To say that the experience was transformative understates the impact the program had on me.

So I am reaching the end of my student career. Over four years of work will shortly produce one of the most important pieces of paper I will ever receive. This piece of paper, which I won’t possess for a few weeks yet, has already landed me an exciting job and the promise of a career. Whenever I go through periods of big changes, I tend to grow quite reflective. This time is no different, and I have been focusing on the events that have led to my current circumstances. No matter where I begin though, I always end up passing through my time with the National Youth Science Forum. To say that the experience was transformative seems to understate the impact the program had on me.

Patrick Haylock

Patrick Haylock

I attended the National Youth Science Forum in 2007 as a student and I returned twice as a “staffie” – NYSF participants who are invited back to work on the program. I came from rural Victoria and the opportunities to extend myself into areas of science were thin on the ground. The Forum presented a chance to break from this restriction and find out where my passion for science could take me. For the first time I could meet working scientists. But when I finally talked to them face-to-face it was not their work or the letters after their name that I found admirable. It was their passion, their kindness and their patience which affected me profoundly. They became role models for me as a young scientist. I used the opportunity to find out as much about the researchers as I could, with the intention of emulating their journeys. I can even trace my current degree choice to one scientist in particular, who conducted research in microbiology but had a PhD in geology. He talked me through his strange educational background and showed me that I could fearlessly follow my interests. I have followed his example and will be graduating with disparate majors in chemistry and philosophy.

This is sort of what the NYSF became for me, both as a student and a staffie. Whilst I learned a lot about potential careers, I learned even more about the sort of person I wanted to be. I was inspired to develop the skills I found exemplified by the students, staffies and scientist I met. These skills have given me a head start on my career. Because of the NYSF, I am graduating with confidence in my public speaking skills and my ability to communicate scientific ideas effectively and passionately. Most of all, I am graduating with an openness to life-long learning and new opportunities. The NYSF deeply affected how I see the world, and I believe that many of the successes I have had since the program in 2007 owe much to the time I spent there.

I will be beginning work as a chemistry patent examiner at the end of July. I will get to combine my love of science and philosophy into the one career, thanks in no small part to the sage advice of a scientist I met at the NYSF. My life could have taken many directions and I may have been in a dozen different circumstances right now. But of all those other circumstances, without the NYSF few would leave so many possibilities for me to explore.

Patrick and the candles

Picture this … calling all NYSF Alumni and Staffies

Calling Staffies from NYSF in 1999 … are you in this picture?


What about this one of staff from 1996, with Rotary colleagues?


This just a small selection of photos that we are collating to coincide with our thirtieth anniversary this year.

Have you any pics from your time with NYSF that you would like to share?

We’re collecting photos for an exhibition we will mount at the 2014 sessions. And we’d like your snaps too. So if you’ve got them sitting in a box in the back of a cupboard, take a quiet moment to dig them out and have a look. We’d love to see them and add them to our collection. Further information contact Amanda Caldwell.

NYSF in the news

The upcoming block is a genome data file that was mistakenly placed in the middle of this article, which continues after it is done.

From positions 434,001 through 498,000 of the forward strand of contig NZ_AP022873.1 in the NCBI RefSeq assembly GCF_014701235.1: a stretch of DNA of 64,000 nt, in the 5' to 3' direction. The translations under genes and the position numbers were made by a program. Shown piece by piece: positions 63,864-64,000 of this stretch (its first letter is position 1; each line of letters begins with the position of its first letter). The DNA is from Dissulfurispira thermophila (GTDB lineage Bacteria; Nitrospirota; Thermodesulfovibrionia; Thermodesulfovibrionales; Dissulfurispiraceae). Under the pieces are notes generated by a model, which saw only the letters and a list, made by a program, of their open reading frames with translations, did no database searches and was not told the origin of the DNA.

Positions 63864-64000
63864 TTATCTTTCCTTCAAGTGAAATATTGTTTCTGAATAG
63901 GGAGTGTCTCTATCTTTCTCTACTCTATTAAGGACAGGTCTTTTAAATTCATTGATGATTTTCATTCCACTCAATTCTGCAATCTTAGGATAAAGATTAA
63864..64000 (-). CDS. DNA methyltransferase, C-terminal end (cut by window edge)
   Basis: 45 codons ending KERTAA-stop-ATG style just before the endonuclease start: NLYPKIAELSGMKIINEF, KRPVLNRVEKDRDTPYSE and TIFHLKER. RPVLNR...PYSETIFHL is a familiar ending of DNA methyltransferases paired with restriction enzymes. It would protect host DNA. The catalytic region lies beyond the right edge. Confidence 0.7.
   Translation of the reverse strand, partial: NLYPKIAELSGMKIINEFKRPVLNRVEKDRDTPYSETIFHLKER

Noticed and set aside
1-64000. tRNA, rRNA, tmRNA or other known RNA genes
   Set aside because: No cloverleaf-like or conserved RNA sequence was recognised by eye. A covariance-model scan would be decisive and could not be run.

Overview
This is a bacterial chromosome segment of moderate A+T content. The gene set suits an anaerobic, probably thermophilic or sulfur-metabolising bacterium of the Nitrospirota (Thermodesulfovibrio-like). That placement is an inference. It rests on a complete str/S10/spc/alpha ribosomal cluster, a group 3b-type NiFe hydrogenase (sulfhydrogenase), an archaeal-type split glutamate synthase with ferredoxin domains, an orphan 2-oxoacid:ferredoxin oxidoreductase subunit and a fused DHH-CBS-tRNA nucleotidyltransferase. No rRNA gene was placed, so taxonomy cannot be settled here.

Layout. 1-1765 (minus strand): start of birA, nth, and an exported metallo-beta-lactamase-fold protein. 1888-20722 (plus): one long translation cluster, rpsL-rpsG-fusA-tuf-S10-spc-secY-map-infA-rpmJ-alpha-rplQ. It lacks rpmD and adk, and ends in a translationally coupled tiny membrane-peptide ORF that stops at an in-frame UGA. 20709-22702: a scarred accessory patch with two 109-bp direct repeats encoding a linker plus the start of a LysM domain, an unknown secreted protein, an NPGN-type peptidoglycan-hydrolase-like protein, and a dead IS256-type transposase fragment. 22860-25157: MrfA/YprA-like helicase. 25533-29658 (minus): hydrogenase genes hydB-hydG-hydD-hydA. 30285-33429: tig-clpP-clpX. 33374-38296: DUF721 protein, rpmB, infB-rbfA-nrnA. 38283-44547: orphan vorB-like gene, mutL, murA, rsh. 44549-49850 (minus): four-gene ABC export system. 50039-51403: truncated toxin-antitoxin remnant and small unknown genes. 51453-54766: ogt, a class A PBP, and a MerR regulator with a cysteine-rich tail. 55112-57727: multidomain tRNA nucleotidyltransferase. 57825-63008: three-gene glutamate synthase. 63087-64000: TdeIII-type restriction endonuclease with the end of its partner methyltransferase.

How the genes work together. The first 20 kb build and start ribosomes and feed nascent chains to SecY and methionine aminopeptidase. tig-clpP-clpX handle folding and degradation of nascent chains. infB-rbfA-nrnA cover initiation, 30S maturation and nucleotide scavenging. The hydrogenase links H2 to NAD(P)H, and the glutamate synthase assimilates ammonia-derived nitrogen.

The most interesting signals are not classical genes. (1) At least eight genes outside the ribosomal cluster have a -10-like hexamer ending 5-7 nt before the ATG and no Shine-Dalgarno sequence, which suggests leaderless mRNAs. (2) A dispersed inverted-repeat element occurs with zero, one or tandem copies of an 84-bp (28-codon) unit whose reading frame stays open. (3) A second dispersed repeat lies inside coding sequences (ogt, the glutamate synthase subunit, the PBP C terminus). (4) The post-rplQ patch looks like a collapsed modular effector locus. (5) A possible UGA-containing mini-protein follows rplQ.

NYSF Next Step program was recently delivered in Newcastle.  The Newcastle Herald ran this story about their visit.

Several NYSF students are attending events as part of our International Programs.  Local media in their area have been following their progress.

Isabelle Capell-Hattam from Coffs Harbour High School attended the Euroscience Open Forum in Dublin.

Cath Bowler from Byron Bay High School attended the International Youth Science Forum in London.

Isaac Vorreiter from John Paul College in Coffs Harbour also attended the International Youth Science Forum in London.

We want to know more — please send the links to stories about NYSF students to

Science careers in the news

The Conversation recently ran a four part series on science and maths education.

An interview with Dr Brian Gaensler was published in the Sydney Morning Herald on Saturday 22 June. Dr Gaensler is a former Young Australian of the Year (1999) and heads up the Australian Research Council’s Centre of Excellence for All-Sky Astrophysics. He was made a fellow of the Australian Academy of Science this year. Dr Gaensler was a guest speaker at the National Youth Science Forum January session in 2010.

 Engaging young people with science policy – article from The Guardian UK, 31 May 2013

For the diary

The following information is provided as a service to our readers.  NYSF does not endorse any of the programs or sessions whose details are provided here.

Western Australia

Curtin University’s Open Day will be held on Sunday 4 August 2013, from 10am – 4pm; More information:

Curtin University’s Primary Industry Centre for Science Education runs an Industry Placement Scholarship Program, connecting tertiary bound science students with primary industry scientists, university professionals and outlining career pathways.

Consisting of five days of Residential Camp (October school holidays), five days of Industry Placement (December/January) and a Reporting Back Session, this free program is a great experience for students interested in exploring the science related to the Primary Industries. During Reporting Back Session participants share their experiences with fellow students, parents, teachers, and University and industry mentors. Upon completion of the program students receive a scholarship cheque to the value of $300 and a Certificate of Completion.

This program is open to year 11 and 12 students. Application forms and more information is available from Gina Pearse. Applications close 16 August 2013.

New South Wales

University of Technology Sydney is holding its open day on 31 August 2013. Further information: